Julie J. Metz Neabsco Creek Wetlands Preserve
Welcome to the Julie J. Metz Neabsco Creek Wetlands Preserve. The Prince William County Department of Public Works Historic Preservation Division is the proud caretaker of the Julie J. Metz Neabsco Creek Wetlands Preserve. We encourage everyone to visit this unique habitat. Enjoy the sights and sounds of an emerging wetland. Learn about the history of this important waterway. Meet unusual insects face to face. Watch a snowy egret take flight.
The Wetlands are named for Julie J. Metz, an environmental scientist with the Army Corps of Engineers. She chaired the Federal Inter-Agency work group responsible for preparing the Federal Policy on Wetlands Mitigation Banking. Julie J. Metz passed away from breast cancer in 1995. This project was one of the first mitigation banks to be created. It was named in her honor and reflects her outstanding work and accomplishments.
The History of Neabsco Creek
Neabsco Creek has a long and important history in the Woodbridge area.
- The creek was first mapped by Captain John Smith in 1608. By the early 18th century, Neabsco was an important waterway to the local community.
- John Tayloe built Neabsco Iron Furnaces began producing iron ore. It was located a short distance upstream from the wetlands.
- The furnaces were a critical source of munitions for the Americans during the American Revolution. The munitions created at the Neabsco Iron Furnaces were so vital to the American military that the British government order the furnaces to be destroyed during the War of 1812. The mission failed. Tayloe’s Furnace continued in operation until the 1920s.
- All along Neabsco Creek wharves and shipyards existed. These points along the creek were important to the agricultural and other industries of the time.
- Richard and Thomas Blackburn at Rippon Lodge maintained one of these wharfs for the shipment of their agricultural and timber products to England before the American Revolution and elsewhere afterward.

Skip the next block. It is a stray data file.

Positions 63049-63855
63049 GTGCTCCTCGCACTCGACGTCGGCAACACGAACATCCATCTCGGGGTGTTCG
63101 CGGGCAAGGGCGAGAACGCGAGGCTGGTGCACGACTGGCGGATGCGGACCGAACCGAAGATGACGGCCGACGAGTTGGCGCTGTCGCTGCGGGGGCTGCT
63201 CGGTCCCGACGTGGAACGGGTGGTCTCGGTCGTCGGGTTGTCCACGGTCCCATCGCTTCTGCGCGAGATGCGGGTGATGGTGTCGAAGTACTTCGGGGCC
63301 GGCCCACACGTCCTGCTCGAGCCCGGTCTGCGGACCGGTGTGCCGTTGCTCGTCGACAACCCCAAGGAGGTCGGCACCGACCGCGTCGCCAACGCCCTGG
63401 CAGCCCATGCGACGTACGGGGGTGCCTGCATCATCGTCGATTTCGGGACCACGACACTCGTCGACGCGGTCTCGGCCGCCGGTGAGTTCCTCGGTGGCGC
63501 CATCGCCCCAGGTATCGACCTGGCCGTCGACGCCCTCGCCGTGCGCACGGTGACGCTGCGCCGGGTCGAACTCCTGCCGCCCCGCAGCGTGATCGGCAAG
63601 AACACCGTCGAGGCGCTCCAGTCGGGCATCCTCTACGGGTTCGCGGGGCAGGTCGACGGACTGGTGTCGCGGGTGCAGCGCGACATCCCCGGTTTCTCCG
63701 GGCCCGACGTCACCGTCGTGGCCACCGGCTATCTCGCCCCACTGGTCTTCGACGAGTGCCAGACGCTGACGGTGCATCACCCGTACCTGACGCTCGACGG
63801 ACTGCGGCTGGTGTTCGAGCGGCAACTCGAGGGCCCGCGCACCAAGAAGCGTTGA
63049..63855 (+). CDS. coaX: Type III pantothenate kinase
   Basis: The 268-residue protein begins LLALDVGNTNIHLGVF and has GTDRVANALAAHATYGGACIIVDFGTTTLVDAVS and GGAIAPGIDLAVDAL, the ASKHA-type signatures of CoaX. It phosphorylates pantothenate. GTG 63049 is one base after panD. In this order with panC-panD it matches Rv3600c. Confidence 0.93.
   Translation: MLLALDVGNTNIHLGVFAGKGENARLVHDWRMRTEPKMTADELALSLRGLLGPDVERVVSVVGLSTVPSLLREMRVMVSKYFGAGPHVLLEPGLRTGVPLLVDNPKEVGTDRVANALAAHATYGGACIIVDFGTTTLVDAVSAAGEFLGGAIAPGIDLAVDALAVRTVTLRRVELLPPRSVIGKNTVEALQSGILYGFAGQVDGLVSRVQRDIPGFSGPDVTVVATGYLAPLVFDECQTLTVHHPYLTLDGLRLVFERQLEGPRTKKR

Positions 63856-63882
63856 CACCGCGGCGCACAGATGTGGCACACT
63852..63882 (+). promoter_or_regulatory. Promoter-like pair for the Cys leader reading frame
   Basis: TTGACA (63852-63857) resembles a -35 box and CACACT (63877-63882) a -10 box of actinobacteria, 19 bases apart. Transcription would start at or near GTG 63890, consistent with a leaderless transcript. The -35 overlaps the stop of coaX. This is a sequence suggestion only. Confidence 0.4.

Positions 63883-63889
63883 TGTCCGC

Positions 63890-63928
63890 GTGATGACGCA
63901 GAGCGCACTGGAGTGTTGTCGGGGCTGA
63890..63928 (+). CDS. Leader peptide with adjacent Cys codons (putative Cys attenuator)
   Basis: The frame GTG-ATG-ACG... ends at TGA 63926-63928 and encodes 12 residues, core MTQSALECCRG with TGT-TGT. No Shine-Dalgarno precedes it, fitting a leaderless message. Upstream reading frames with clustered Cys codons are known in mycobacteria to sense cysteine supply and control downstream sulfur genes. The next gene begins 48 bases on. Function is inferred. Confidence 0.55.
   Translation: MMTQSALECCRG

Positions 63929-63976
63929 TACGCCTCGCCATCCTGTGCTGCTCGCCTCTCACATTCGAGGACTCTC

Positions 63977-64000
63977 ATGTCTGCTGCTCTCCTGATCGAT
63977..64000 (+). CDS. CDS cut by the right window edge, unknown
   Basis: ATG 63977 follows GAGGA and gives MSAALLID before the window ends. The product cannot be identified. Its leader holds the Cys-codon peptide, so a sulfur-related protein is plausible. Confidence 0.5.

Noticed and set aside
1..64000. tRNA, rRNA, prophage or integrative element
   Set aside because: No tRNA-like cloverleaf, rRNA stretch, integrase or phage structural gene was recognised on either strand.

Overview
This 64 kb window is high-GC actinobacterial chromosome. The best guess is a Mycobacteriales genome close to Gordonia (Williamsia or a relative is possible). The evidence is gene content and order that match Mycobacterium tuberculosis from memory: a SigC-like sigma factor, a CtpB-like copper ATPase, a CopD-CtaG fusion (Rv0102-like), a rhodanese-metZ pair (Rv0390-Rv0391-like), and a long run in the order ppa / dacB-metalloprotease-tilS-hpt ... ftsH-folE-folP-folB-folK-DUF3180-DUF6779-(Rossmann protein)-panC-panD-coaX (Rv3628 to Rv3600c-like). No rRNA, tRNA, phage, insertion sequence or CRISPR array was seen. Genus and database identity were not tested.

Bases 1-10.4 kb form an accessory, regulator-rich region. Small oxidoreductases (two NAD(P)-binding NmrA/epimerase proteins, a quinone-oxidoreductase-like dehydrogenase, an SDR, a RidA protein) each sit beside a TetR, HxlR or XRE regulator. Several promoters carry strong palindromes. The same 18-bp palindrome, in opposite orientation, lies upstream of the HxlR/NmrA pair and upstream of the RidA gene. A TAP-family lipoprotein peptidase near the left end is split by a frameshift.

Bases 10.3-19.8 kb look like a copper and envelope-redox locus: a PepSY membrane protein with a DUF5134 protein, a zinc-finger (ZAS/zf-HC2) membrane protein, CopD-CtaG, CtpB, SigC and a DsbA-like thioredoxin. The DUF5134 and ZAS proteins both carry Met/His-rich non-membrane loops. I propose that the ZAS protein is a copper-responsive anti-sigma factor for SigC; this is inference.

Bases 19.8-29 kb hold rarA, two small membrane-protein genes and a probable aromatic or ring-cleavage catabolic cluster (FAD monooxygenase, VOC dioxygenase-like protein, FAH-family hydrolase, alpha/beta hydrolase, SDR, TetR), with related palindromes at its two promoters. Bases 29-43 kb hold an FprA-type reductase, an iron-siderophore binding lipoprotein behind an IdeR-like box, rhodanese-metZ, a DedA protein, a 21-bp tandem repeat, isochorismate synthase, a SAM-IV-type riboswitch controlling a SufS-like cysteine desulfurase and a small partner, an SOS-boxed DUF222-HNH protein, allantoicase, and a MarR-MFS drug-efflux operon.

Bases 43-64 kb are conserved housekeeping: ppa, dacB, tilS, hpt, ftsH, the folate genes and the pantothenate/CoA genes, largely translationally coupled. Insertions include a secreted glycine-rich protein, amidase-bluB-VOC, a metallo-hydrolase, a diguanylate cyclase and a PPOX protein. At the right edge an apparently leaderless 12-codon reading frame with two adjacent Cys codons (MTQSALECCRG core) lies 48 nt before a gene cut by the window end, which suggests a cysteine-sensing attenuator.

- The Town of Dumfries was a large and thriving port on the Potomac River, which is adjacent to Neabsco Creak. It was a major port in the early days of America.
- Many local farmers grew tobacco which depleted the soil and cut down timber, creating the opportunity for significant run off of soil from the fields. The run off made its way into local waterways and eventually silted in many creeks and the Potomac River. As a result of these poor land practices, the water levels lowered and the Port of Dumfries was no longer accessible by larger boats. The Port of Dumfries was abandoned by the 1790s.
- Concurrently, the same runoff and siltation were beginning to affect Neabsco Creek. By the late 1800s, the entire area currently occupied by the Wetlands was clear cut of timber resulting in more runoff and silt. The siltation of the waterway led to the creation of wetlands that were filled with shrub and scrub plants and the flooding of adjacent low lying areas. So the wetlands really began in the 19th century making them a historically important area.
What is a Wetland?
The Environmental Protection Agency defines a wetland as “lands where saturation with water is the dominant factor determining the nature of soil development and the types of plant and animal communities living in the soil and on its surface (Cowardin, December 1979). Wetlands vary widely because of regional and local differences in soils, topography, climate, hydrology, water chemistry, vegetation, and other factors, including human disturbance. Wetlands are found from the tundra to the tropics and on every continent except Antarctica.”